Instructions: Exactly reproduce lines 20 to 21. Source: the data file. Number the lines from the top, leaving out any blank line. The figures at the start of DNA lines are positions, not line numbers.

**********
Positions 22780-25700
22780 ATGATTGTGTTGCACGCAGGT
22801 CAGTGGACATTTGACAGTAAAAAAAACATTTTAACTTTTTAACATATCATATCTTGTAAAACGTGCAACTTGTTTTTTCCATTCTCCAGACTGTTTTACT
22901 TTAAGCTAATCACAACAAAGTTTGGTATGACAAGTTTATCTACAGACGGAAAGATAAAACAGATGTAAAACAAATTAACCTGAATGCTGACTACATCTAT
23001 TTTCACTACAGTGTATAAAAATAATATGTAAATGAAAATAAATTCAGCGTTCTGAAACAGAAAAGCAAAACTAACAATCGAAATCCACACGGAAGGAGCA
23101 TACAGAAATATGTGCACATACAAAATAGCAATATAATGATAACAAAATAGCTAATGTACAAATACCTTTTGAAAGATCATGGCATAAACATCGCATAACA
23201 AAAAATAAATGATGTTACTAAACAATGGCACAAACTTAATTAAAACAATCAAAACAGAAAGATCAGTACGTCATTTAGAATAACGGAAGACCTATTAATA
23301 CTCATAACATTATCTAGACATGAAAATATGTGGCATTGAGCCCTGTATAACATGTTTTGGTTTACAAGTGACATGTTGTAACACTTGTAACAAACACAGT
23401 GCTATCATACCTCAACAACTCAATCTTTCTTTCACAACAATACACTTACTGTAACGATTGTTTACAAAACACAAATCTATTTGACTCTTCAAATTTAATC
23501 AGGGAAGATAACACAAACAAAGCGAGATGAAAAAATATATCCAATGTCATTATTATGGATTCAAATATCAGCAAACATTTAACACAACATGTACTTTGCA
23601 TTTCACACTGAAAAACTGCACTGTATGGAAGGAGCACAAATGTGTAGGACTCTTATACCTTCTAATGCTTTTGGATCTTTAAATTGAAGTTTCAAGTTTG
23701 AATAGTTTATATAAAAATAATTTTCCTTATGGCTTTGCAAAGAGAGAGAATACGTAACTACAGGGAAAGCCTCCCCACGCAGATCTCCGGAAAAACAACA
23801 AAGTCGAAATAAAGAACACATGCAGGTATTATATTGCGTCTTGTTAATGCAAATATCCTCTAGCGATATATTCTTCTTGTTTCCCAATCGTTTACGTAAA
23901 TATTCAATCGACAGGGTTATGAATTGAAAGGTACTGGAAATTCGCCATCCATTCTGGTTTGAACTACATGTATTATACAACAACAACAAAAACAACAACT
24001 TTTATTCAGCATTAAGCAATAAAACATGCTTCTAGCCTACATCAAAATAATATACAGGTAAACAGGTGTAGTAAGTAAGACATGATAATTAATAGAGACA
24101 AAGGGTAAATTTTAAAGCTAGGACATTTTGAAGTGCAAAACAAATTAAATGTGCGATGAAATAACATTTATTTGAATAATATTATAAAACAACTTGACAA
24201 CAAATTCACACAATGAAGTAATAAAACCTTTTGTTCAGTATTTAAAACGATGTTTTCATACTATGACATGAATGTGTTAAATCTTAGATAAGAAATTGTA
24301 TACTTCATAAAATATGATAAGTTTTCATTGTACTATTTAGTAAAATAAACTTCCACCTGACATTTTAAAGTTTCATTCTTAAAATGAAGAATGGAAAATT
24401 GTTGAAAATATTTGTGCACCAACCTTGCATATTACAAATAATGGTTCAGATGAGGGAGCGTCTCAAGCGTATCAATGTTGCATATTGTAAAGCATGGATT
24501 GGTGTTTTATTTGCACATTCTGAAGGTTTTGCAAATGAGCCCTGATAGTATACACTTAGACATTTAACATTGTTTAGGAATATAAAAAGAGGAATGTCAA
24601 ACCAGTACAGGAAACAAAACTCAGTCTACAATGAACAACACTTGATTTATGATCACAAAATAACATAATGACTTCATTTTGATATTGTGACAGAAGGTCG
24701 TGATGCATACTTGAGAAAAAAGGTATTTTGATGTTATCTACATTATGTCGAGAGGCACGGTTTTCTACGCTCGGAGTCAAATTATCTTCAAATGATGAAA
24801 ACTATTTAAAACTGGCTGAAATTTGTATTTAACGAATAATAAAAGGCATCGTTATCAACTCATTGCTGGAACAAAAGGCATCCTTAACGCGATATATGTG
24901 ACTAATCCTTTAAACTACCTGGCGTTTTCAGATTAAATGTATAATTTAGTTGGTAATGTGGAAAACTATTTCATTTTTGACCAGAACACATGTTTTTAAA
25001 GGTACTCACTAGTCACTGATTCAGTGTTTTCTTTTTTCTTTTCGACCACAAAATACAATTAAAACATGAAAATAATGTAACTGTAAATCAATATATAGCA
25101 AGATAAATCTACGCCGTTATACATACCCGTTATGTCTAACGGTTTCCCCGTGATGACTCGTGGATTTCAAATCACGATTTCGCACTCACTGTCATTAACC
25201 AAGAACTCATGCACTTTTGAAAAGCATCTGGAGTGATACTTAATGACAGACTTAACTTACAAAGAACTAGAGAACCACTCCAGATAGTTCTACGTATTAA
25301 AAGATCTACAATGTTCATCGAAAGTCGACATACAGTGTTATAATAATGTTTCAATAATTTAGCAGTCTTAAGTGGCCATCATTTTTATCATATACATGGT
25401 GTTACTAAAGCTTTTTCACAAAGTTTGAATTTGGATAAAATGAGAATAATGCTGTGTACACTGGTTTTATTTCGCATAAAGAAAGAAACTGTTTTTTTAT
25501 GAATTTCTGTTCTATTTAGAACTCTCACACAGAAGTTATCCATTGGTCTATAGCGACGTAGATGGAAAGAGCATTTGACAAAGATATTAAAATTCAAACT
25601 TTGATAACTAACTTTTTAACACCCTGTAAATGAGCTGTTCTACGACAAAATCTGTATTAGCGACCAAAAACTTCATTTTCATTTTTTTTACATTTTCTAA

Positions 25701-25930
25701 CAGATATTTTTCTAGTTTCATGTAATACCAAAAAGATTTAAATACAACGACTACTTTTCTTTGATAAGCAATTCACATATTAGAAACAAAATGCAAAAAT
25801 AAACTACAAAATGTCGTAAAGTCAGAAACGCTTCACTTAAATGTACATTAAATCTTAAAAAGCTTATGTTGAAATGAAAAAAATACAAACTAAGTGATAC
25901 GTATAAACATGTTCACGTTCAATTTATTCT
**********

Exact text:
24501 GGTGTTTTATTTGCACATTCTGAAGGTTTTGCAAATGAGCCCTGATAGTATACACTTAGACATTTAACATTGTTTAGGAATATAAAAAGAGGAATGTCAA
24601 ACCAGTACAGGAAACAAAACTCAGTCTACAATGAACAACACTTGATTTATGATCACAAAATAACATAATGACTTCATTTTGATATTGTGACAGAAGGTCG